Stakeholders have identified early and forced marriages, poverty and poor social welfare services as key factors contributing to low enrolment of children in basic schools in parts of the Northern Region.
This came to light during a meeting of stakeholders in education in the Savelugu Municipality to discuss ways to support out-of-school children there to access formal education.
The meeting, which was held simultaneously in four other districts in the Region, was organised by Plan International Ghana, a non-governmental organisation (NGO), as part of its Reaching and Teaching Out-of-school Children (REACH) Project, which is sponsored by Educate A Child.
The REACH Project is modelled on the country’s Complementary Basic Education Programme (CBE), which affords out-of-school children, who are beyond school starting age (eight to 14), the opportunity to acquire basic literacy and numeracy skills, within a period of nine months in their mother-tongues to facilitate their enrolment into the formal school system.
The REACH Project began three years ago and, so far, 37,063 out-of-school children in five districts including Bunkpurugu/Yunyoo, Chereponi and Tatale/Sanguli and Savelugu Municipality have benefited from it with about 90 per cent of them progressing to formal schools, thereby improving literacy and numeracy rates amongst children in those areas.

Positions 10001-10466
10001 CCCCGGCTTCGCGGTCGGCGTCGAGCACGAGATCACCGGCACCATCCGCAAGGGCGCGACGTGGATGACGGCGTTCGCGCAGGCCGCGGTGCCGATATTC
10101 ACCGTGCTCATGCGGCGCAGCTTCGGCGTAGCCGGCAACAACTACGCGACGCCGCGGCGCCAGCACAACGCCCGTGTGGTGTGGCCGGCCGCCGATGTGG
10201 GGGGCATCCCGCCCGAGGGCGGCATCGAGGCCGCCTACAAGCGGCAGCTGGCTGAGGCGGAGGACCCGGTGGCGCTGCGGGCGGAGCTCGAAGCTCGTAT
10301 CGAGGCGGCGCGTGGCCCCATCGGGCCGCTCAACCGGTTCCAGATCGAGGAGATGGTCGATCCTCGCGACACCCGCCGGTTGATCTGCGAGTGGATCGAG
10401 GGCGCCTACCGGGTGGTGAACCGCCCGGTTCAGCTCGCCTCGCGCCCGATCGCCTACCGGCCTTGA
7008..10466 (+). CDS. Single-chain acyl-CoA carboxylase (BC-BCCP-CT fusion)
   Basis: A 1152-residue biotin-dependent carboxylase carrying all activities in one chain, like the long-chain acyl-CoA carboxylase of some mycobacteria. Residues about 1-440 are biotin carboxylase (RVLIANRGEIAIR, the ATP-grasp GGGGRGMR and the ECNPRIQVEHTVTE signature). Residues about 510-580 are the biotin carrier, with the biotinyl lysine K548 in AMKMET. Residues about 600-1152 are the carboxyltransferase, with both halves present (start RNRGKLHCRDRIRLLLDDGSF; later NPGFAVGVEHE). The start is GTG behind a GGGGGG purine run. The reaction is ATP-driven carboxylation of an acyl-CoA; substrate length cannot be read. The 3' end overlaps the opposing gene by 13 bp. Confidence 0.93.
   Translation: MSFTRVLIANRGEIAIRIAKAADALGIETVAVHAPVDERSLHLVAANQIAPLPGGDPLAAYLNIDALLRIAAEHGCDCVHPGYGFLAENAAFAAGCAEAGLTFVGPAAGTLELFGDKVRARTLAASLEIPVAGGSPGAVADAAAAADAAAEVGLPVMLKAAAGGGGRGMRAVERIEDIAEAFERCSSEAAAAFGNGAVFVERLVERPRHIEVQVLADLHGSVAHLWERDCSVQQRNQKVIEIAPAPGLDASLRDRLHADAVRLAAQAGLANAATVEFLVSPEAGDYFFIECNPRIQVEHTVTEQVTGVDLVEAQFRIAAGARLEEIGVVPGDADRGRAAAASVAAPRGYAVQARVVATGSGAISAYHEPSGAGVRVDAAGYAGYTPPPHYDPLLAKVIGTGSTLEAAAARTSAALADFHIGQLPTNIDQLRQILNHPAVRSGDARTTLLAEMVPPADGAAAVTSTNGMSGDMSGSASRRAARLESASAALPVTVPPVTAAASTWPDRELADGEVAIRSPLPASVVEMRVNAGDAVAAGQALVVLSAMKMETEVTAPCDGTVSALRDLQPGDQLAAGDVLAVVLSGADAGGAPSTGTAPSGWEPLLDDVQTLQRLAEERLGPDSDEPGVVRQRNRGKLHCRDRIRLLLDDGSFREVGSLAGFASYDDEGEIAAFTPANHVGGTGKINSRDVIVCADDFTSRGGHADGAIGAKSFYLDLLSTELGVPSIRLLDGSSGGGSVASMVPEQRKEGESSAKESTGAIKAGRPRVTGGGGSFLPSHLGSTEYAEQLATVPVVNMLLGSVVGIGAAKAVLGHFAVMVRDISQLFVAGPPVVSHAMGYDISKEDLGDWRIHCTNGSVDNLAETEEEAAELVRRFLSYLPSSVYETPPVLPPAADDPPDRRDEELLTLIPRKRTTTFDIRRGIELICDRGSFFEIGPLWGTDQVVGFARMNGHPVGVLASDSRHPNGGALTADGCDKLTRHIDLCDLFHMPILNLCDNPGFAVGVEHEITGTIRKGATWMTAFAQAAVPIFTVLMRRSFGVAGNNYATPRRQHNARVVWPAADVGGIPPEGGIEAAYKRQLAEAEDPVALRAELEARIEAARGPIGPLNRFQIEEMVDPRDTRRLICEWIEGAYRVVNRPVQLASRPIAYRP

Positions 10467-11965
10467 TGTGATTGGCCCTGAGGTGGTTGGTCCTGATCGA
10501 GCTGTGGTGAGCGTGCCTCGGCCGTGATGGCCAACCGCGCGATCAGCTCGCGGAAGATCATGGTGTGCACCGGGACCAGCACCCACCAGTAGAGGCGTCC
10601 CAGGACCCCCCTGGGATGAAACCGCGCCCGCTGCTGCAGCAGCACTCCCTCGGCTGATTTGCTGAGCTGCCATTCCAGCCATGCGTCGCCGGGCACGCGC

The stakeholders said early and forced marriages led to increased teenage pregnancies, which prevented girls from going to school or dropped out-of-school while poverty and poor social welfare services meant no support for needy children to access education.
They, therefore, called for strengthening of the Department of Social Welfare to enable it to work effectively to provide the needed support to needy children to enable them to attain formal education.
Mr Sulemana Hor Gbana, the Project Manager at the Northern Programme Support Office of Plan International Ghana, said the Project had helped in reducing the number of out-of-school children in the beneficiary districts adding that it would be replicated in other districts in the Region.
Mr Gbana called on the beneficiary districts and the Ghana Education Service (GES) to continue to sensitise community members to appreciate the importance of education in order to enrol their children in school at the right age “so that we do not continue to have out-of-school children in the system.”
Mr Isaah Huzeidu, the NGO Desk Officer at the Northern Regional Directorate of Education, said the GES would intensify monitoring of schools and post teachers where there were high enrolment figures to improve education delivery in the Region.